Staff would today continue to examine the scene and interview passengers and witnesses.
Ms Venables said significant testing and forensic work on the vehicles and the scene was already underway.
Police would also continue to focus on working with the students, family and schools involved in the crash.
"Unfortunately there are still some children who are still in hospital, some with serious injuries, but at this stage I think we are all grateful that it wasn't so much worse,'' Ms Venables said.
"Our thoughts go out to everyone who has been impacted by the crash and they should rest assured that we will ensure that the circumstances of the crash are fully investigated.''
Ms Venables said she was grateful for the "remarkable effort'' the local community had made.
Transbay Coaches' director Justin Allan said the company was also determining what happened.
"As far as we can make out, the bus was on its regular school run. It appears that it was pulling over to drop students off when the logging truck impacted with it from behind,'' he told Newstalk ZB.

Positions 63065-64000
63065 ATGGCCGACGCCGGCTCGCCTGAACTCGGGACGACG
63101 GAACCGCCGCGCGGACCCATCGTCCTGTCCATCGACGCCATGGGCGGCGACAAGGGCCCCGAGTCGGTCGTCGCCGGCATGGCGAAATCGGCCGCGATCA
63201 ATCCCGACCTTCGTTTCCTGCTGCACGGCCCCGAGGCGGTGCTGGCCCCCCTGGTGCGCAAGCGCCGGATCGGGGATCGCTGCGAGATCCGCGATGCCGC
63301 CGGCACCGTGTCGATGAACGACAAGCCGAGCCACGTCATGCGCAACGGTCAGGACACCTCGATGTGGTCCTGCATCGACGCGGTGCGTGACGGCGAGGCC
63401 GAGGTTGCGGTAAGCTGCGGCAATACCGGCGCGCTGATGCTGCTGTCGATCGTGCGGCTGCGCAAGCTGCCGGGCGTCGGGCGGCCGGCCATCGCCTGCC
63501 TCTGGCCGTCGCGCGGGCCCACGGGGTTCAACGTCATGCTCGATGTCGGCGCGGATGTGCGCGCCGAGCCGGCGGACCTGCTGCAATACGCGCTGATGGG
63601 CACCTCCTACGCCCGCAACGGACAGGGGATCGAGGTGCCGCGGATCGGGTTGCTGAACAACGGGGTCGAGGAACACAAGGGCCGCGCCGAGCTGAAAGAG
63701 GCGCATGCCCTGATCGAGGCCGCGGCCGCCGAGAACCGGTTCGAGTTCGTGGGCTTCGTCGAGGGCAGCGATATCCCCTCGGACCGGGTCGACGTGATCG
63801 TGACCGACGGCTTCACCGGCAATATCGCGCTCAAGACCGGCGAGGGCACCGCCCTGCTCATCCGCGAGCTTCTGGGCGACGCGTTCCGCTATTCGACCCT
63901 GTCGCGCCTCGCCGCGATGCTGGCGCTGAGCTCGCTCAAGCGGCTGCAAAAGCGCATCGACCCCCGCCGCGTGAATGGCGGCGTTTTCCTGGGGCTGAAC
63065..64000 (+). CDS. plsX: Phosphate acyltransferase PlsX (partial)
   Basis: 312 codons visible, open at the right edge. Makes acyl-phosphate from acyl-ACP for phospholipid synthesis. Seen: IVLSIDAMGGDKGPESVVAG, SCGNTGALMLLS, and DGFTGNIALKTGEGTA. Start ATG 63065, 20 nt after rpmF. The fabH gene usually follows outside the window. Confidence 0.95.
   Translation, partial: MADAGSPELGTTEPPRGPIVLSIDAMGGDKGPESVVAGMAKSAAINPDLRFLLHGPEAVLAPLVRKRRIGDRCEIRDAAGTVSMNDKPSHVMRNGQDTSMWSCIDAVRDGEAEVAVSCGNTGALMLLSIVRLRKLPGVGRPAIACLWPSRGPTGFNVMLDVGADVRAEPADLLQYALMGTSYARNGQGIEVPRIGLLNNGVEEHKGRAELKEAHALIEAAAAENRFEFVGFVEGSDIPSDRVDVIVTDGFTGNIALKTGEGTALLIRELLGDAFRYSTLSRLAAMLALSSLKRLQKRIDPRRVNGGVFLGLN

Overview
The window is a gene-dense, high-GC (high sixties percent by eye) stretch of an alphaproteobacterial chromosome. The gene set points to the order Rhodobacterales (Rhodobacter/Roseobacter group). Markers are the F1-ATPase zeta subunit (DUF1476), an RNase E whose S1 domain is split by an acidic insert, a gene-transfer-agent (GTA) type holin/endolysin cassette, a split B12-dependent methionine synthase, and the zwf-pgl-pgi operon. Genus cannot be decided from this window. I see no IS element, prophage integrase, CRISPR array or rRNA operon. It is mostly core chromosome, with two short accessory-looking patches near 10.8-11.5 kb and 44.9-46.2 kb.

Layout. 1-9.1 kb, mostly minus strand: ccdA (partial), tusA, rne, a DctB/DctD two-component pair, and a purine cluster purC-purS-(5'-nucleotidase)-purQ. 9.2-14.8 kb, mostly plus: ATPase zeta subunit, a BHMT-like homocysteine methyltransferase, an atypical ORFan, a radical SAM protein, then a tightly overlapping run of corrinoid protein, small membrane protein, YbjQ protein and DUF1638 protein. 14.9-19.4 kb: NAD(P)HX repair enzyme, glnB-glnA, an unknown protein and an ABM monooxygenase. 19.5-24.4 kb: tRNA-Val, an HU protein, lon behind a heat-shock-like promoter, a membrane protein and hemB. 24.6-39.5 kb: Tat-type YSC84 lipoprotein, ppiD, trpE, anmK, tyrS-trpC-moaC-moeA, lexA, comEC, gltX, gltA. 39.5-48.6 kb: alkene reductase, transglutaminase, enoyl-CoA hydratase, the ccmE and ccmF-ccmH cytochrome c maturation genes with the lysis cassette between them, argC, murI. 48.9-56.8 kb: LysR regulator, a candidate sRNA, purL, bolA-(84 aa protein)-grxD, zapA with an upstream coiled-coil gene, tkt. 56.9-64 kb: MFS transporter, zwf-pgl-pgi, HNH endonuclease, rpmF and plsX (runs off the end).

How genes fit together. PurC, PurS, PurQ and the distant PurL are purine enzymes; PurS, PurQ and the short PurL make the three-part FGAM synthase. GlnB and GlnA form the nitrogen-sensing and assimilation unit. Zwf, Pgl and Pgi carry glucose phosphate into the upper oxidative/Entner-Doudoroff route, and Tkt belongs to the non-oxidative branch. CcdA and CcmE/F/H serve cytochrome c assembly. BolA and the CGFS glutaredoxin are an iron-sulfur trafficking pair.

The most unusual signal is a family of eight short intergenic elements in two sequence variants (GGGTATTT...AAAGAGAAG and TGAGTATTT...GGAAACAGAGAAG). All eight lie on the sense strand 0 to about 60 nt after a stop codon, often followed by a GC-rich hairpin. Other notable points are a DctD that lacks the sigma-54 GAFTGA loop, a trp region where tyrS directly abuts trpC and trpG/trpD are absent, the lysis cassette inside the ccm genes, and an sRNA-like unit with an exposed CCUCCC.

He said the 41-year-old bus driver had worked for the company for a number of years, and was upset by the incident.
Passenger Jody Rua, 15, was about to get off the bus when the crash happened.
He told Radio New Zealand he saw his peers jumping out windows to escape.
"I thought about it for a second but then I saw the little kids and that, so I just thought I might as well help them try to escape. And then all the injuries I saw was shocking.''
Rua said the bus door was open so he and the bus driver helped injured children, many of them his friends, off the bus.
"I was freaking out when I saw how gruesome and bad it was, and they couldn't even see or feel anything that had happened to them. They were just walking around clueless.''
Trident High School principal Peter Tootell said eight students from the school had been on the bus and none had serious injuries.
School bus crash casulaties 1980-2010:
* Seven passengers killed, most recently in 1998
* One driver killed, in 1987
* 55 passengers seriously injured
* 215 suffered minor injuries
* 12 drivers seriously injured
* 55 suffered minor injuries
* 75 per cent of all fatalities occur in 100kmh areas
What the rules say:
* Vehicles must slow to 20kmh when passing a school bus
* School buses may have flashing lights when stopped, but they are not compulsory
* Buses under 3500kg, built since October 2003, must have seat belts
* Seat belts are not required for larger buses, but must be worn if provided
* There is no requirement for children to be seated on buses
* The Ministry of Education, which contracts most school buses, sets minimum safety criteria
- APNZBy Hayley Hannan Email Hayley, Matthew Backhouse @Mbackhouse Email Matthew